“Oh, don’t pay any attention to her, she is such a drip and has no sense of humor.”
Another popular expression in English, is “drip feeding information.”
The term “drip feed” can be used as a noun or a verb. When used as a noun, a drip feed has not one but two meanings.
The first is a device used by mechanics to introduce oil into a car’s engine drip by drip. The second is a medicinal drip, such as is used to provide patients with liquid food, saline, or medication.
When used as a verb, to “drip feed” someone is to administer blood, plasma, saline, or sugar solutions intravenously, a small amount at a time.
However, most interestingly, “to drip feed information” is an expression that means to consistently provide someone with small amounts of information.
The expression is often used to describe the way in which information is passed to newspapers from a secret or known source.
It is also sometimes used to describe how a government is releasing information about a particular subject to the public.
It might also be used to describe the way in which someone in a personal context is giving a friend or acquaintance information about a private matter.
It is usually said in a tone of frustration and implies that there is a ready reservoir of information available, but that this is being withheld.
There are a variety of possible motivations for drip-feeding someone information.
One possible reason is that the person with the information would like to keep someone else’s interest over a prolonged period of time.
For example, a musical artist might drip feed their fans information about an album they are going to release soon, in order to build excitement and maintain interest.
Alternatively, a government might drip feed the public information about an unpopular policy proposal, so that they become used to different aspects of the idea before it becomes a reality.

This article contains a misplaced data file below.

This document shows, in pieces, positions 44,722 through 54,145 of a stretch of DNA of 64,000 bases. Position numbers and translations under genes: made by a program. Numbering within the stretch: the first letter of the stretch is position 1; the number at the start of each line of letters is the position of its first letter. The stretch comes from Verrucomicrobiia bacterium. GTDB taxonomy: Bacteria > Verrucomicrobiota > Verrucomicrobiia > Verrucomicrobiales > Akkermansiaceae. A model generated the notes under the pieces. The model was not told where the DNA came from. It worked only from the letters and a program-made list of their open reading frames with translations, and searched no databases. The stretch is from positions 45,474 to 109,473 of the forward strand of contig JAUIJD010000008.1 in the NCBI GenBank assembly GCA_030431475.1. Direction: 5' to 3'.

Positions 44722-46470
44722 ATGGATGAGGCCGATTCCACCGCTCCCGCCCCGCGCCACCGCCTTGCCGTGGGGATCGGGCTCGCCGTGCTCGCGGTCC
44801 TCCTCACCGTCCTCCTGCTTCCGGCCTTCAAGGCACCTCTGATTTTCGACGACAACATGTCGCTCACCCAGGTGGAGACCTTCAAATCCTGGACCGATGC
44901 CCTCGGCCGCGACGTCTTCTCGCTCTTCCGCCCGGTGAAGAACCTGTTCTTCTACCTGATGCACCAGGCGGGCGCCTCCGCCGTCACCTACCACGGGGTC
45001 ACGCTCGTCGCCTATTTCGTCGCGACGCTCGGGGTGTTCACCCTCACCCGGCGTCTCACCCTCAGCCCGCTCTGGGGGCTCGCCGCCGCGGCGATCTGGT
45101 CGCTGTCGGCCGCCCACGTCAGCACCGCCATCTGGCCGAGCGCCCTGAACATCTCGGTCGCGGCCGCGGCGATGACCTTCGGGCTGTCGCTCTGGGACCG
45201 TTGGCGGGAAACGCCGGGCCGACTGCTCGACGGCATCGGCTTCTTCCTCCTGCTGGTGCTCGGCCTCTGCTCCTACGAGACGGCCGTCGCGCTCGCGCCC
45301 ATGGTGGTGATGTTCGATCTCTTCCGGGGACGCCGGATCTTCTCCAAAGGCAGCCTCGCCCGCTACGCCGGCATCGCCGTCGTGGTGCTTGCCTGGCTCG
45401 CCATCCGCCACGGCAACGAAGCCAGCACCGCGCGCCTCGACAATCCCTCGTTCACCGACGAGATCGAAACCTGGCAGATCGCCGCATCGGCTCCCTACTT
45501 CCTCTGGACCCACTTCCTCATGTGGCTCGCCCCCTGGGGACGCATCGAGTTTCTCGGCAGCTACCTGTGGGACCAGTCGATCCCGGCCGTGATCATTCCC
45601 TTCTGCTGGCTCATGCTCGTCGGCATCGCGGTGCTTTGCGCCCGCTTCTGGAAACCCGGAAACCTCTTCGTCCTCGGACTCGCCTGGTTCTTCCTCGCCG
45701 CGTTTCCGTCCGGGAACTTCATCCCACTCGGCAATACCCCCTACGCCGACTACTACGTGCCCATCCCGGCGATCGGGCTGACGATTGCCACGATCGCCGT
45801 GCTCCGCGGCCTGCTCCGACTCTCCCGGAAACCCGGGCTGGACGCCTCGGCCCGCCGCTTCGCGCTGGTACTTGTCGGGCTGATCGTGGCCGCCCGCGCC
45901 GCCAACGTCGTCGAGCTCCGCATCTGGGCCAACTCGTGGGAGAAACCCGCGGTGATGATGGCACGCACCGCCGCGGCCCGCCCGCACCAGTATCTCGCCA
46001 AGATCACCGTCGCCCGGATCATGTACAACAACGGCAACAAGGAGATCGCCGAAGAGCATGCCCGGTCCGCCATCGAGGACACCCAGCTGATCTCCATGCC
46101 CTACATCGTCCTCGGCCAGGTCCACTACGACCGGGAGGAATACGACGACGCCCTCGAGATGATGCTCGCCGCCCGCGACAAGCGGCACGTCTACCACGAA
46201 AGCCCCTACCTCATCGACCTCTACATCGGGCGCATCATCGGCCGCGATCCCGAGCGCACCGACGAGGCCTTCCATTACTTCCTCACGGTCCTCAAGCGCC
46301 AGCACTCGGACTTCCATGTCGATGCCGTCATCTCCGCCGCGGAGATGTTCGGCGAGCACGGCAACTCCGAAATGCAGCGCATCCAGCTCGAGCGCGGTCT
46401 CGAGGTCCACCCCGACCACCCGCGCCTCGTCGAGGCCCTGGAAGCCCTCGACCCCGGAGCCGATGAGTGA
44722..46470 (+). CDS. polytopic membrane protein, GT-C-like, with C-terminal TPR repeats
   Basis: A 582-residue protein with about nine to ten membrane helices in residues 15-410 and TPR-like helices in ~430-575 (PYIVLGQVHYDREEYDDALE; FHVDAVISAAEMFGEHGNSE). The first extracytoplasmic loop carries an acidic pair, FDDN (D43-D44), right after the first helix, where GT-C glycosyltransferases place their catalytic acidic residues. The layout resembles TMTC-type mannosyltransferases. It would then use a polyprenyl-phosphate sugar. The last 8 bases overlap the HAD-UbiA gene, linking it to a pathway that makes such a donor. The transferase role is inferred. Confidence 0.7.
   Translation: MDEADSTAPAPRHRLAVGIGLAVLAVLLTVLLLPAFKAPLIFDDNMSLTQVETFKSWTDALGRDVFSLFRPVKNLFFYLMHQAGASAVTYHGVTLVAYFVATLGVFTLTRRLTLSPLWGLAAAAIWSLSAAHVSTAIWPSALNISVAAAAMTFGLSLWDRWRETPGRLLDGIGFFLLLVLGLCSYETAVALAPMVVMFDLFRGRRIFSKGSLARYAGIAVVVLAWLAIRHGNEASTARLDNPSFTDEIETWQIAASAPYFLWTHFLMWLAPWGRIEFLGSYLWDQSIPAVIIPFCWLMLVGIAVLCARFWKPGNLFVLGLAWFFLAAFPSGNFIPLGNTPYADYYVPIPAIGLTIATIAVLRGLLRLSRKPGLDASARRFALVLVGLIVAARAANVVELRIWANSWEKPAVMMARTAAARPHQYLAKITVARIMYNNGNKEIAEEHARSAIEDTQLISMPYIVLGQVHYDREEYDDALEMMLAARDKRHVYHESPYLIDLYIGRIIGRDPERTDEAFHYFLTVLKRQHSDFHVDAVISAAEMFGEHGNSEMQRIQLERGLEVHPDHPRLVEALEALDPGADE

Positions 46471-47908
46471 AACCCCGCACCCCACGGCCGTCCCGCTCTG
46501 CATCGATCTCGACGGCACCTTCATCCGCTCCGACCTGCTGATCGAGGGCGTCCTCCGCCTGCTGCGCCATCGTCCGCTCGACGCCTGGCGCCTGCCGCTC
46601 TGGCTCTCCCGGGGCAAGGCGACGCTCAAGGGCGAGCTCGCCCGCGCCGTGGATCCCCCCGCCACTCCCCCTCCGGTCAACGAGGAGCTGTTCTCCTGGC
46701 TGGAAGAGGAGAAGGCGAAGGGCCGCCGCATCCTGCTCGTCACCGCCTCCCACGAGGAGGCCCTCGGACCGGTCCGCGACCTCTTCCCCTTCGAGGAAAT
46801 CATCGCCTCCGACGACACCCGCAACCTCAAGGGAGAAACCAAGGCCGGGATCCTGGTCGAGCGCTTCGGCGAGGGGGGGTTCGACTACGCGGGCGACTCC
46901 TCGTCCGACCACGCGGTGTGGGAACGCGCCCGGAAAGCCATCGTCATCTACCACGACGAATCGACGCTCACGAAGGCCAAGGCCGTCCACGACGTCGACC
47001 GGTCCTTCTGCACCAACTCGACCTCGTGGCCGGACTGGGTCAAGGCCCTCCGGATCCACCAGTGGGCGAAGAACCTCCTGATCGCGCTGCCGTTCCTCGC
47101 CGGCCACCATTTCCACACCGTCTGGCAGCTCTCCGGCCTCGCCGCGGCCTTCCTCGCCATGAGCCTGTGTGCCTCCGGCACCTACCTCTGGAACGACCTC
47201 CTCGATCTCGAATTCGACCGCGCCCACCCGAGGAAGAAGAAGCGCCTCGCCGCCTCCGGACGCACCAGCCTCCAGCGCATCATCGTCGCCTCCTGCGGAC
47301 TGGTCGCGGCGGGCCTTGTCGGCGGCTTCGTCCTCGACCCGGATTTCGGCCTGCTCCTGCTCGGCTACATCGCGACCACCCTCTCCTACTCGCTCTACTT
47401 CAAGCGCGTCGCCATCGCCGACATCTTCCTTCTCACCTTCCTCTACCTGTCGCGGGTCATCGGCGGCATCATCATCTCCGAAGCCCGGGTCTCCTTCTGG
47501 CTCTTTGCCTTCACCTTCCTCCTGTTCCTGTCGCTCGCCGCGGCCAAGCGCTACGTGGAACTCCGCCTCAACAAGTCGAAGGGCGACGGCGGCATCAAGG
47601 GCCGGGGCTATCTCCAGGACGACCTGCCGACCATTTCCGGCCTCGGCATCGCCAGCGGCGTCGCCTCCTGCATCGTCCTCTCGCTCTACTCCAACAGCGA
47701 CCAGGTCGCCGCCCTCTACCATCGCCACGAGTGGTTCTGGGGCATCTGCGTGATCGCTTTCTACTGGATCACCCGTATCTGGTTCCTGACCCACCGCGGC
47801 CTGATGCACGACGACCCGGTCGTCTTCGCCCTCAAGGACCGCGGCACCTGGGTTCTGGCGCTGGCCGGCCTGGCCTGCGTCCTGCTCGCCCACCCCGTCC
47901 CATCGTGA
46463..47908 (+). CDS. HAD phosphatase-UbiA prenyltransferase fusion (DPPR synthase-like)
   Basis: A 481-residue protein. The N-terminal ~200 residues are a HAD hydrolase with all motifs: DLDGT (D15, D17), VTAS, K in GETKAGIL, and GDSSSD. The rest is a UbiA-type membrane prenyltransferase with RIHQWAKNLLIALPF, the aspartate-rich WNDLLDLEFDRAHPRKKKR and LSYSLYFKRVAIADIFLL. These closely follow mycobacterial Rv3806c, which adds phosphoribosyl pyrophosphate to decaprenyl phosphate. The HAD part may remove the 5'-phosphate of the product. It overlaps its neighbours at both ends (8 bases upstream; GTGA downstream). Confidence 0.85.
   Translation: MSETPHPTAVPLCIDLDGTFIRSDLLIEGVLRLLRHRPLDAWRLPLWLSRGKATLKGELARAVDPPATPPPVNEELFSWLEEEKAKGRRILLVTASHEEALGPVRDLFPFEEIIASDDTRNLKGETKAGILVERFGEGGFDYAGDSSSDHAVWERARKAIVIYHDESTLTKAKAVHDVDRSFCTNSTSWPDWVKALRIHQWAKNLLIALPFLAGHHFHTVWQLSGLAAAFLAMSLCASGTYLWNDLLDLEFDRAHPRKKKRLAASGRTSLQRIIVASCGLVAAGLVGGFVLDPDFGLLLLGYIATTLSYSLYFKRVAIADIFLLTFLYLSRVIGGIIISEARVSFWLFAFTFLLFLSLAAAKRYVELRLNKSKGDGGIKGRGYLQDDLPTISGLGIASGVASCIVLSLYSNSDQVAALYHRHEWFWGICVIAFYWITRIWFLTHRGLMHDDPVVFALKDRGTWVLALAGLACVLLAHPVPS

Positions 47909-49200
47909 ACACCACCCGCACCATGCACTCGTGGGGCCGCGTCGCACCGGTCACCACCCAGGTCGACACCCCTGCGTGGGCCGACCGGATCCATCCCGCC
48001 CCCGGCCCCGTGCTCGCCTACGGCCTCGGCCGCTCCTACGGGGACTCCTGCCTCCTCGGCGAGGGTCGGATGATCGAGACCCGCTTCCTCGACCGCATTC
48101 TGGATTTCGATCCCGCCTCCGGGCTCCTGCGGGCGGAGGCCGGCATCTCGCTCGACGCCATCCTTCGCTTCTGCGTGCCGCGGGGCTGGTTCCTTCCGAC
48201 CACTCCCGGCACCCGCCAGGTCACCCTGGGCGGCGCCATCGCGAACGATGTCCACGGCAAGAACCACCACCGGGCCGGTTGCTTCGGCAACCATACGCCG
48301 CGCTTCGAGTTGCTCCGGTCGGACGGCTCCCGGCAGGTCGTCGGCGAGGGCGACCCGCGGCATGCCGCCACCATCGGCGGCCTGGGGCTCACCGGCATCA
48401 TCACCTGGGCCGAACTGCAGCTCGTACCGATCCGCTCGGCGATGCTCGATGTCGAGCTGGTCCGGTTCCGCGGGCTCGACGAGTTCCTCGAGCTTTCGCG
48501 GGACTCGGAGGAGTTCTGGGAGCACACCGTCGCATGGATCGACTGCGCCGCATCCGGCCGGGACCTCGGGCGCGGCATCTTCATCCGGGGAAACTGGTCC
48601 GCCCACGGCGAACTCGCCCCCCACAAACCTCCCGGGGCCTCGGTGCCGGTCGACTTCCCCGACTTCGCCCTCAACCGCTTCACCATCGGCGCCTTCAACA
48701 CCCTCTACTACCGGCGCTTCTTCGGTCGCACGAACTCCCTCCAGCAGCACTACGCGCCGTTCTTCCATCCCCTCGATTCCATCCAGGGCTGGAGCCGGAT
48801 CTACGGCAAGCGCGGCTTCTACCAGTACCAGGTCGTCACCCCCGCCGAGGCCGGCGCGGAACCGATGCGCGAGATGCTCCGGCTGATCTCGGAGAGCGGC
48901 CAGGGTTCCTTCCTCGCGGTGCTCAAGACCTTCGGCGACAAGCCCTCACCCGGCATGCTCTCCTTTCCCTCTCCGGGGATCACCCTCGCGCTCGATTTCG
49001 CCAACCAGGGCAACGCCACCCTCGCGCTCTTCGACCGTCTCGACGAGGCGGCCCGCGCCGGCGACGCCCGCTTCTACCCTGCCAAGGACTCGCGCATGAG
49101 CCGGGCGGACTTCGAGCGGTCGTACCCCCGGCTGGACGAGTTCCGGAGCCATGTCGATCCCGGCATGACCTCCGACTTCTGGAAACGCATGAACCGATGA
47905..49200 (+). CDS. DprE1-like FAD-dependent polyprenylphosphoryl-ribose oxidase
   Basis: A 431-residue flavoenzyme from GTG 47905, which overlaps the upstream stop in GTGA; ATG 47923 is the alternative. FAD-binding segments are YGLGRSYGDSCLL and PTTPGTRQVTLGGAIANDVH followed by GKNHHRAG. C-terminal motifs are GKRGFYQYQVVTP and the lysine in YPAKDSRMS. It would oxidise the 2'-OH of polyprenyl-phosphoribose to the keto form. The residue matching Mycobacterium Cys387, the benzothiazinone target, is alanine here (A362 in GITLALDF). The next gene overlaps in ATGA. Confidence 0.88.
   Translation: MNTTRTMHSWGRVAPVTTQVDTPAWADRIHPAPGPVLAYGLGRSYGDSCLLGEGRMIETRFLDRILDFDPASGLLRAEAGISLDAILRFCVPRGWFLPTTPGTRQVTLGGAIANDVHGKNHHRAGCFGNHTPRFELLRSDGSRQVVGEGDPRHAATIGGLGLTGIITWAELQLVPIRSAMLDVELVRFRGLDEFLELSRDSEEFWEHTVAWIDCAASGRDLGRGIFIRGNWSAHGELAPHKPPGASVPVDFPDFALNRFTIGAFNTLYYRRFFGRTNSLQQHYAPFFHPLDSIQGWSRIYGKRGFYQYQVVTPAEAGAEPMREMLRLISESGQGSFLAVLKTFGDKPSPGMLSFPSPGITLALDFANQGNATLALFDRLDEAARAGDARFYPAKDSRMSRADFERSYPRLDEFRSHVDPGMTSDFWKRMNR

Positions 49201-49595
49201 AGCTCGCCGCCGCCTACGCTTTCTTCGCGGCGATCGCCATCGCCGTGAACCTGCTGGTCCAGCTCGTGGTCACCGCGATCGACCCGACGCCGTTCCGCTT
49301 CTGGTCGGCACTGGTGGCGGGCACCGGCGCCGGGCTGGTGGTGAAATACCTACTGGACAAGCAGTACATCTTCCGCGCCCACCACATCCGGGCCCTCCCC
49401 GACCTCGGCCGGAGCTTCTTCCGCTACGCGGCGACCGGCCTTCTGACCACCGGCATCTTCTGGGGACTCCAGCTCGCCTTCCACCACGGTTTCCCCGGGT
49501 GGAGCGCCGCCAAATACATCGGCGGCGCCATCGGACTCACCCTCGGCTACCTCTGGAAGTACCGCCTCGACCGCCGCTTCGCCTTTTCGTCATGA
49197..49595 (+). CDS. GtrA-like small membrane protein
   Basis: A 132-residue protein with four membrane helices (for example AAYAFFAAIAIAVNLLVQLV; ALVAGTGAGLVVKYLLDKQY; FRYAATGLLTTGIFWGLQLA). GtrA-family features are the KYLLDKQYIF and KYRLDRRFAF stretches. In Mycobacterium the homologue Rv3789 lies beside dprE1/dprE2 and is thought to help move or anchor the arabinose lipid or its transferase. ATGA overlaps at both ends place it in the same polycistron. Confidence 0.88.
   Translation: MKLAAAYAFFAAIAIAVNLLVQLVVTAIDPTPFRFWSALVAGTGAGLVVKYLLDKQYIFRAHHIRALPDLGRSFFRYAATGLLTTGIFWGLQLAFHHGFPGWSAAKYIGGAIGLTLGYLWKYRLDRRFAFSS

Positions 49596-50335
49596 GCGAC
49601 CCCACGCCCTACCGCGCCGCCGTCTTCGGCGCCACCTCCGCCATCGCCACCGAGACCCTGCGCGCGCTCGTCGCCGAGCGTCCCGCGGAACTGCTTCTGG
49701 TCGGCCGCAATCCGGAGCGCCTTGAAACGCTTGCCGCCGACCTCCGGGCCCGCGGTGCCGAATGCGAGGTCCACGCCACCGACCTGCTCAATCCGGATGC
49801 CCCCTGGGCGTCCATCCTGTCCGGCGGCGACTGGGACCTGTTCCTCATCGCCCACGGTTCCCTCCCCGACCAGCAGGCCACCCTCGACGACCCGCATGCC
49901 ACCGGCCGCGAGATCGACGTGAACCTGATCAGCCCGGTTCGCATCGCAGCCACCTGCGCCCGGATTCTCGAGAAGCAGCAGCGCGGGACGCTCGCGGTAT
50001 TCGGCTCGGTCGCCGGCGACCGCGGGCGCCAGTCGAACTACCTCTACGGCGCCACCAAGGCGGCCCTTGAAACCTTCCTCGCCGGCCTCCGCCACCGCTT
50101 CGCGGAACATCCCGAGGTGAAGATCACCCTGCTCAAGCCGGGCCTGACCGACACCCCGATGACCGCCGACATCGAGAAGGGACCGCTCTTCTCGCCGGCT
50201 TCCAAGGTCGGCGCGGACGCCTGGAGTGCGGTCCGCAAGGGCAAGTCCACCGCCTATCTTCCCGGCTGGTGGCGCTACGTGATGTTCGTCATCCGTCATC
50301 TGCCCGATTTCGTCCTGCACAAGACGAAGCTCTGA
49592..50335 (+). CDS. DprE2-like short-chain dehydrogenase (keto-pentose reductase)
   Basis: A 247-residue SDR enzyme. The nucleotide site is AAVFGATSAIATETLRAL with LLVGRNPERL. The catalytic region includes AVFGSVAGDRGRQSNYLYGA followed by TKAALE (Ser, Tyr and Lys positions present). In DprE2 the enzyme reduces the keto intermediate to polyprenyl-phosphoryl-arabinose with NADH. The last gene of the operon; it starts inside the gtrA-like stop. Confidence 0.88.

In any case, drip-feeding information instead of coming right out and saying what there is to say, does not have a great rap.
The three examples given above might be expressed in the following manner.
“The popular recording artist Maria Neal has been drip-feeding her fans clues about her upcoming album through her Instagram for weeks.”
“I feel like the government has been drip-feeding us details about the new tax scheme for months, without actually giving us a clear picture of what they are proposing.”
“Drip” or “drippy” in rap lyrics
In rap lyrics, “drip” means expensive jewelry and clothing. Someone who wears a lot of diamonds or designer clothes has a lot of “swag,” or, alternatively, a lot of “drip”.
To describe someone wearing expensive-looking clothes, you would say they are “looking drippy” or “drippin’.”
To say that something is cool, you could also describe it as “drippy.”
Hey fellow Linguaholics! It’s me, Marcel. I am the proud owner of linguaholic.com. Languages have always been my passion and I have studied Linguistics, Computational Linguistics and Sinology at the University of Zurich. It is my utmost pleasure to share with all of you guys what I know about languages and linguistics in general.